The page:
ROBERT SIEGEL, host:
It used to be that National Guardsmen were known as weekend warriors. These days, perhaps if it's like the Minnesota Guard, it's more like two-year warriors. Charlie Company of the 2nd Battalion, 136th Infantry has 72 Minnesotans who just learned that they are going to be in Iraq for another four months. They were getting ready to leave in March.
NPR's John McChesney spent four days with Charlie Company and he has this report?
JOHN McCHESNEY: Charlie Company is responsible for part of the security at the vast supply base called Anaconda 50 miles north of Baghdad. They escort truck convoys on IED-infested highways and they patrol the roads and villages that ring the base. Escorts and patrols can be dangerous, but so far the company hasn't lost anybody. Lieutenant Eric Nelson describes the purpose of the patrol we're about to take outside the base.
Lieutenant ERIC NELSON (Charlie Company, 2nd Battalion, 136th Infantry): You get a feel for what the people are thinking, possibly collect some intelligence, and get some information on local insurgencies around the operator on the base.
McCHESNEY: Pointing out that the Humvee's turret, he says he doesn't anticipate any hostile fire.
Lieutenant NELSON: And they see we have this big weapon, .50 caliber machine gun, and they see that. And it's obviously they scared of it. They don't see the insurgents rolling around with this type of weaponry. And like I said, they're not looking to - for a full-on confrontation.
McCHESNEY: But just in case someone does decide to confront the convoy, each Humvee test fires its weapons as we leave the base.
(Soundbite of gunfire)
McCHESNEY: The six Humvee convoy rattles over bone jarring rutted roads past canals, hurdles of flocks and small farms. We stopped at one farm and dismount. Six soldiers walk up the driveway toward a young farmer waiting there. He's dressed in a black vest with green embroidery. He's smiling as two intelligence officers and an interpreter question him. We're not allowed to record the interview, but we did talk to him afterwards.
What kind of things did they ask you about?
Unidentified Man: (Through translator) He talked to us about safety and that they want to help us. They want to build schools, and help us with a lot of projects.
McCHESNEY: They didn't ask if anybody saw anything suspicious?
Unidentified Man: (Through translator) We would like to help if we see anything against us. We want to help the coalition forces, of course.
McCHESNEY: That brought more smiles, because we knew that there had also been discussion of a suspicious white pickup truck, and that if he saw it again, would he please call the base. He'd been given a card with phone numbers. Insurgents launched mortar attacks on Anaconda from out here, giving the base its nickname of Mortaritaville. As we walk back, I asked Lieutenant Peter Rampart what he thought about being extended for four months.
Lieutenant PETER RAMPART (Charlie Company, 2nd Battalion, 136th Infantry): Yeah, it wasn't what we are hoping for, but it was part of the job. So I let my family know before we even started that it's always a possibility. They were little upset, but it's only four months. So we just get to enjoy another Iraqi summer, so.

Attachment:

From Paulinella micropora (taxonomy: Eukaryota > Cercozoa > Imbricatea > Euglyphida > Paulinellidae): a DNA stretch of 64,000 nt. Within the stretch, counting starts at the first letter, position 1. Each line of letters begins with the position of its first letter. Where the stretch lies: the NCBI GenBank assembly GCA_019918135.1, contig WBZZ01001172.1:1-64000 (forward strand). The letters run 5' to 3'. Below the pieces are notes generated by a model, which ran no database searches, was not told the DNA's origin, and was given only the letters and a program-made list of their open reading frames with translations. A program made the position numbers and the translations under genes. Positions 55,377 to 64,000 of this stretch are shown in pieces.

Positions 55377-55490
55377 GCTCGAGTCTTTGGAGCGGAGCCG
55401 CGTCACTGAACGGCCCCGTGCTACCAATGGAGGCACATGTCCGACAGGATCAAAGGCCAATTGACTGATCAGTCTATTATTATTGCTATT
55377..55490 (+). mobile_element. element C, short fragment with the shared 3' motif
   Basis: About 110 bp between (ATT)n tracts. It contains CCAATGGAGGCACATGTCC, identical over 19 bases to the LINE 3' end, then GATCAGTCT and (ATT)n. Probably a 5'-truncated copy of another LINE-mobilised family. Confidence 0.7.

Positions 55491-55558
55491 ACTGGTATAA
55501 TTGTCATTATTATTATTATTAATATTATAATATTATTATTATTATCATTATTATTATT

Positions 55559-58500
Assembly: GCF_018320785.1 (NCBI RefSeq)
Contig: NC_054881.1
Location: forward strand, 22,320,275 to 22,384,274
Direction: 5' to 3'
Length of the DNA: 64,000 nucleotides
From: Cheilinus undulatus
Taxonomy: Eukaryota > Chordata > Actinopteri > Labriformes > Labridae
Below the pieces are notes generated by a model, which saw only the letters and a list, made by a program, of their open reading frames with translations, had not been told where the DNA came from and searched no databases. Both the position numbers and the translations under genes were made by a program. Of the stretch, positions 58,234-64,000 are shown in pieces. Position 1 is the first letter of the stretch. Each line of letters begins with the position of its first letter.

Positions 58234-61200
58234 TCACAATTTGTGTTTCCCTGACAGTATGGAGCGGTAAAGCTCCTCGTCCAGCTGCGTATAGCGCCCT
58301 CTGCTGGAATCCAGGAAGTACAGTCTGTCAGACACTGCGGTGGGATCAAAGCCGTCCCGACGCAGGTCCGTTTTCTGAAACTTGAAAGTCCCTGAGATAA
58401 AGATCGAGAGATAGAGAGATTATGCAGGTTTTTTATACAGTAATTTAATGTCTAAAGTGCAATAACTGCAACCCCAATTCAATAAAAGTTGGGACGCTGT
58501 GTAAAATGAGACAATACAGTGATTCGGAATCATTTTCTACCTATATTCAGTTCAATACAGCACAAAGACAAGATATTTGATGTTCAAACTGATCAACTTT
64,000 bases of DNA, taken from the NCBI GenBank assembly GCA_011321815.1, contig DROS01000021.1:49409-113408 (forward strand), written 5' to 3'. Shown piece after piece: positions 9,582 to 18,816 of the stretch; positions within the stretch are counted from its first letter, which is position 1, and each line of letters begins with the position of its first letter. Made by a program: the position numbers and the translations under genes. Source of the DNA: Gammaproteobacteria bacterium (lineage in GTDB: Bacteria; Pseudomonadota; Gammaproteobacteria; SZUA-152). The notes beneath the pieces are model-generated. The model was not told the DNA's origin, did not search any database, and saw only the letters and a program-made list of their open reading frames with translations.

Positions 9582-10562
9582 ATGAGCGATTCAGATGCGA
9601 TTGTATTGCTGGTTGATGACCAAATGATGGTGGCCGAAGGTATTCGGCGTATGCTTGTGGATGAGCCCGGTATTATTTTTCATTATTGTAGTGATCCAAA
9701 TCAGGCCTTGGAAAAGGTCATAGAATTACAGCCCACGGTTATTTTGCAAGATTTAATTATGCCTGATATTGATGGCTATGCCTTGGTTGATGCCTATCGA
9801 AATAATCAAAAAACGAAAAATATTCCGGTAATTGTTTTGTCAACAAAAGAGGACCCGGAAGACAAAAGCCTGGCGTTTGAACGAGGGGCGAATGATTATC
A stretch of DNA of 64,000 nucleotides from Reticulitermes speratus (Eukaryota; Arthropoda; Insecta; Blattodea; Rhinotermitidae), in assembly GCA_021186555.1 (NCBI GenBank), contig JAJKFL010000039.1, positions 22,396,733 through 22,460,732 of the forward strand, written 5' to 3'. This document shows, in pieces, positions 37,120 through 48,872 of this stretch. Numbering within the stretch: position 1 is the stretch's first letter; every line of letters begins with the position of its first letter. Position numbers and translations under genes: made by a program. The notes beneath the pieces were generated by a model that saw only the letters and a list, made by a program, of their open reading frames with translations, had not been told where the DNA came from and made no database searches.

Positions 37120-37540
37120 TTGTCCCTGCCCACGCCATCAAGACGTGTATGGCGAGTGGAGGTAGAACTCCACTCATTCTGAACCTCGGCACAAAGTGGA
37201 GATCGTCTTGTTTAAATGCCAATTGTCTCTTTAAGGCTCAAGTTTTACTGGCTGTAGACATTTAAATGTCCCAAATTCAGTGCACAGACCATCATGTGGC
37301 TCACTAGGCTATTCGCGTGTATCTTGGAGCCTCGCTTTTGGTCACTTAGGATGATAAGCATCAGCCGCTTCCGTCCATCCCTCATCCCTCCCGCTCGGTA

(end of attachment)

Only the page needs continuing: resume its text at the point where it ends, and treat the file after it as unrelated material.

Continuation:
McCHESNEY: That kind of stoic acceptance wasn't uncommon amongst the soldiers I interviewed including Lieutenant Nelson, the patrol commander. But he adds that something else is on everyone's minds.
Lieutenant NELSON: When we heard of the extension, obviously, they're already thinking about, well, what if something happens in that time that we're going to be extended, obviously, would be a little more tragic because otherwise you would have been home by that time.
McCHESNEY: And disappointment runs deep amongst some soldiers who have children, like Sergeant 1st Class Michael Gerard from Cloquet, Minnesota.
Sergeant MICHAEL GERALD (Charlie Company, 2nd Battalion, 136th Infantry): My son, it's difficult, you know, of being - missing yet another baseball season and another football season. And for him he's, you know, he's feeling the effects, you know, even we see performance in school even affected by me being gone.
McCHESNEY: Many of the younger soldiers joined the Guard to help pay for their education. But Specialist Michael Fostner(ph) is doubtful about when he can finish.
Specialist MICHAEL FOSTNER (Charlie Company, 2nd Battalion, 136th Infantry): I know we're not going to be home long before we are back again, back here Iran, Afghanistan, wherever. Trying to go to school, that's really hard. You know, he goes to school for a year then you got to miss two, then you have to try to pick up where you left off, and it's tough.
McCHESNEY: Yesterday, one of the extended Minnesotans got to ask a question when NPR's Juan Williams interviewed with President Bush. Specialist Ryan Schmidt asked if the president had a plan if his troop surge didn't work. Here's what the president said.
President GEORGE W. BUSH: Well, I would say to Ryan, I put it in place on the advice of a lot of smart people, particularly the military people who thinks it will work. And let us go into this aspect of the Iraqi strategy feeling it will work. But I will also assure Ryan that we're constantly adjusting to conditions on the ground.
McCHESNEY: We asked Specialist Schmidt if he was satisfied with the president's answer.
Specialist RYAN SCHMIDT (Charlie Company, 2nd Battalion, 136th Infantry): No, it did not answer my question. I would have like to know more so that there will be a plan if this does not work. For some of us that are over here, particularly me, my unit, we all feel that why, what's the point of us being extended if your initial plan to send more troops over here does not work? What are you going to do, Mr. President?
McCHESNEY: John McChesney, NPR News, Anaconda, Iraq.
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